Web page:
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The South Florida economy at mid-year: inflation, housing and jobs still hot

Digital signs advertising homes for sale adorn the window of a London Foster realty office, in Kendall, Fla., Thursday, Oct. 19, 2023. Housing costs have helped keep up regional inflation.
Rebecca Blackwell
Digital signs advertising homes for sale adorn the window of a London Foster realty office, in Kendall, Fla., Thursday, Oct. 19, 2023. The long-standing real estate commission structure is under legal scrutiny in several courts.

Inflation has cooled off but remains uncomfortably high. The job market is still hot. And housing prices keep climbing despite higher mortgage rates.

The South Florida economy is humming along as 2024 is half over. It is weathering higher interest rates as the Federal Reserve continues trying to squeeze inflation — for now — with higher interest rates. More people are interested in working. They are generally finding jobs. And wages are going up, now out-pacing inflation.


Let's start with inflation because that will likely be an important issue during the election this fall. And with good reason. Inflation affects everyone, but it affects everyone a little differently. It's hardest for those struggling to make ends meet. Every price increase drains more money from already stretched paychecks.

At the beginning of the year, the annual inflation rate in South Florida was running just below 6%. That was twice the rate of the national inflation figure and it was the highest among major metropolitan areas across the country.

By April, regional prices had increased 4.5% compared to a year earlier. Still uncomfortable but much cooler and no longer the highest in the country. That title most recently belonged to the Dallas area.

So, we’re number two.

Housing remains the driver of our higher than average inflation rate. There are categories of spending that have a higher inflation rate than housing, but housing absorbs so much of our spending, it dominates contributors to inflation.

One of the items experiencing an inflation rate higher than housing is booze. Alcoholic beverage prices were up almost 9% in April versus last year. Clothing and recreation prices also outpaced housing inflation. But these are minor costs compared to paying for where we live.

So how much is housing contributing to regional inflation? If we ignore the so-called shelter costs, the South Florida inflation rate in April was just 2.2%. That is much more manageable for most residents. And it is very close to the Federal Reserve’s national inflation rate goal of 2%.


The housing market itself has proven to be resilient to the central bank's effort to bring down inflation by hiking interest rates. It has been nine months since the Fed's short term target interest rate hit 5.25-5.5%. There had been worry that as the Fed kept its interest rate up and mortgage rates remained higher, home prices may not hold up. But they have.

In January, 30-year mortgage rates were about 6.5%. They’re close to 7% now. Yet, prices for single-family homes that have been sold in South Florida are up almost 10% during the same time period. Condo prices are up about 7%. The proportion of homes and condos bought for cash remains about the same as it was at the beginning of the year, but it is higher here than the national average.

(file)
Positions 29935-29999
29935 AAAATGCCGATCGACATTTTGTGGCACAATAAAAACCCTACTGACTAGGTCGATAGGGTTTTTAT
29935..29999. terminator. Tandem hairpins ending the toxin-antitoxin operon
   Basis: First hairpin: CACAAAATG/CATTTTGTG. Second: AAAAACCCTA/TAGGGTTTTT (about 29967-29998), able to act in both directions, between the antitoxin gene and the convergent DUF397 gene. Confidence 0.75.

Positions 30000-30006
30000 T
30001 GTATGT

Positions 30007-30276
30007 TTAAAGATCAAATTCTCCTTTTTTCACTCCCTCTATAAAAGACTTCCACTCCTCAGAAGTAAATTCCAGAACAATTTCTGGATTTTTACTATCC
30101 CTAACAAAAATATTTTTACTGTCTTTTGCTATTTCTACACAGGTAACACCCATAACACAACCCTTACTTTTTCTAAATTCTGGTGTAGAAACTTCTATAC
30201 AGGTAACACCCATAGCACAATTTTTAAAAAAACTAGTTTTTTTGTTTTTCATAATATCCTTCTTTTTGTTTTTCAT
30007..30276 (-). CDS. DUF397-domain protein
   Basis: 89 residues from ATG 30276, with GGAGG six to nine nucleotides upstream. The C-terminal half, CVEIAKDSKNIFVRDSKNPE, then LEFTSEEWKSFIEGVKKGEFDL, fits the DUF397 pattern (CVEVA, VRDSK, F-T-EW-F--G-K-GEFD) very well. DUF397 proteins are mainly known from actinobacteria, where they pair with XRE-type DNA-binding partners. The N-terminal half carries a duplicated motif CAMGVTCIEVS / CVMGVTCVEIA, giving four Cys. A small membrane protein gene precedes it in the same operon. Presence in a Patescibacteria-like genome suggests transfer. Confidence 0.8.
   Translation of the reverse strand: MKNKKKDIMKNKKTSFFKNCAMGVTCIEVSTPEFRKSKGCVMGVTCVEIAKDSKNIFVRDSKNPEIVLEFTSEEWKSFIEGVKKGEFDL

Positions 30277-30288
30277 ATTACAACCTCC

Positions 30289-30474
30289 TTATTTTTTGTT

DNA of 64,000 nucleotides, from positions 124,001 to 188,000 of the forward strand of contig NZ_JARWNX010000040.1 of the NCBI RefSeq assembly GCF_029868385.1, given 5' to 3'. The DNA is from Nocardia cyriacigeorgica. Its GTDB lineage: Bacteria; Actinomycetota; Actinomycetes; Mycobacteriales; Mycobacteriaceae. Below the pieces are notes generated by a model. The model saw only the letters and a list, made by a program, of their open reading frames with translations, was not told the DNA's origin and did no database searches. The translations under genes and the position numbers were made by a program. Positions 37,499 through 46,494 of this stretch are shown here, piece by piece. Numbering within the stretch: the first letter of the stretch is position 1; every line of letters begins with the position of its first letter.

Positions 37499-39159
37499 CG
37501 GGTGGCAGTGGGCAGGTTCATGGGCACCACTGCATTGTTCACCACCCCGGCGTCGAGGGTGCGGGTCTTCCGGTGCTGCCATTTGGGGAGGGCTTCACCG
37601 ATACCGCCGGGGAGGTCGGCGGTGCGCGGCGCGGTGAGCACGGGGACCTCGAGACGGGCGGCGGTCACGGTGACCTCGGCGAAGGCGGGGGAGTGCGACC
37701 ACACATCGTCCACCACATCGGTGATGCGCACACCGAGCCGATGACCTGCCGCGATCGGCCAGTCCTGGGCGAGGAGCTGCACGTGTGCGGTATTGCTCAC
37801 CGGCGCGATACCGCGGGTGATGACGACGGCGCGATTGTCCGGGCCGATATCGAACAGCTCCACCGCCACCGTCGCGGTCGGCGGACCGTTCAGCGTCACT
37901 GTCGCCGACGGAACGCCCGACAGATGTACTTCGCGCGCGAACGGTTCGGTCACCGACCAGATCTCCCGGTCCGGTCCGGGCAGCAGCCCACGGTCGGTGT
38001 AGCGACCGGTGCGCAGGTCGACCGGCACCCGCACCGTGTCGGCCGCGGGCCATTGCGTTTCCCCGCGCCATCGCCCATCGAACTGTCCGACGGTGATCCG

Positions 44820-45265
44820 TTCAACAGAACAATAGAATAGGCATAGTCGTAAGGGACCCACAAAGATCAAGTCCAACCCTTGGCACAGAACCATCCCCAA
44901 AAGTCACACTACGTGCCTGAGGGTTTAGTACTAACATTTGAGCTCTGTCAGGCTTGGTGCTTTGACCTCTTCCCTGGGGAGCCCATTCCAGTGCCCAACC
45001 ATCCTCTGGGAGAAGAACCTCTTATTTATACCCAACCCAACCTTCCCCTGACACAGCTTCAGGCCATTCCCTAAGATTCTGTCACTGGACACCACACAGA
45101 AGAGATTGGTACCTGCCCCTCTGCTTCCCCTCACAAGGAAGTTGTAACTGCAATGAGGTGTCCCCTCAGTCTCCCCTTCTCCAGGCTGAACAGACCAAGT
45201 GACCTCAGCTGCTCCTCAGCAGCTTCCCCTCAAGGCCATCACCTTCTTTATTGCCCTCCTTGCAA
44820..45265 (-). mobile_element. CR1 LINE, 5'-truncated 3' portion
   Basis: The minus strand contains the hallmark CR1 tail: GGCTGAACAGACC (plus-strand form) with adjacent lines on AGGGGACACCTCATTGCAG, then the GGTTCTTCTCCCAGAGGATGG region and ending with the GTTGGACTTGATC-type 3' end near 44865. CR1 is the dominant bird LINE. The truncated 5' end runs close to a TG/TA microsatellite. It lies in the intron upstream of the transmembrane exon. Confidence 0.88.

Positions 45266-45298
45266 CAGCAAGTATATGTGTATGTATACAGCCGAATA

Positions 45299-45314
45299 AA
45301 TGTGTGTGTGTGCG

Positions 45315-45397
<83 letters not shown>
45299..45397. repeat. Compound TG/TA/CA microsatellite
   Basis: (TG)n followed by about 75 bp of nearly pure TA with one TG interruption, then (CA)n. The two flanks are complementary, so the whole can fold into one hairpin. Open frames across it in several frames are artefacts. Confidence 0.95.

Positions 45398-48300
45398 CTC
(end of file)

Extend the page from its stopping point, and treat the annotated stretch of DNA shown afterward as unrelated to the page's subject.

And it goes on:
The Miami Association of Realtors recently released its housing outlook. It expects a soft pace of sales to continue this year. The number of homes and condos for sale has increased pushing up the supply of homes and condos for sale. Still, inventory remains short of what is considered a normal balance. The realtors group predicted the number of sales will pick up next year and median prices will keep marching higher as it forecasted mortgage rates to drop a little. If that holds, it will help improve affordability just a little. It may also help keep prices up as buyers can afford to borrow more money.

READ MORE: A late year forecast: lower interest rates — if inflation keeps cooling


As the year has gone on the regional unemployment rate has been creeping up — from 2.4% in January to 2.6% in May. There are more people in the regional labor force and, generally, they have been finding work. As more people are considered part of the workforce, it is not uncommon for the unemployment rate to move higher. The construction, education, health, and hospitality industries have all added positions this year.

South Florida began the year with the lowest unemployment rate of any large metropolitan area in the nation. It continues to have one of the lowest jobless rates through May.

Workers are seeing bigger paychecks. Wage have been growing year-over-year. At the end of last year, wages and salaries were up about 5% compared to the previous year. In March, wages and salaries were up 7% over the last 12 months. That made South Florida number one in the country among big metro areas for wage growth.

Tom Hudson is WLRN's Senior Economics Editor and Special Correspondent.
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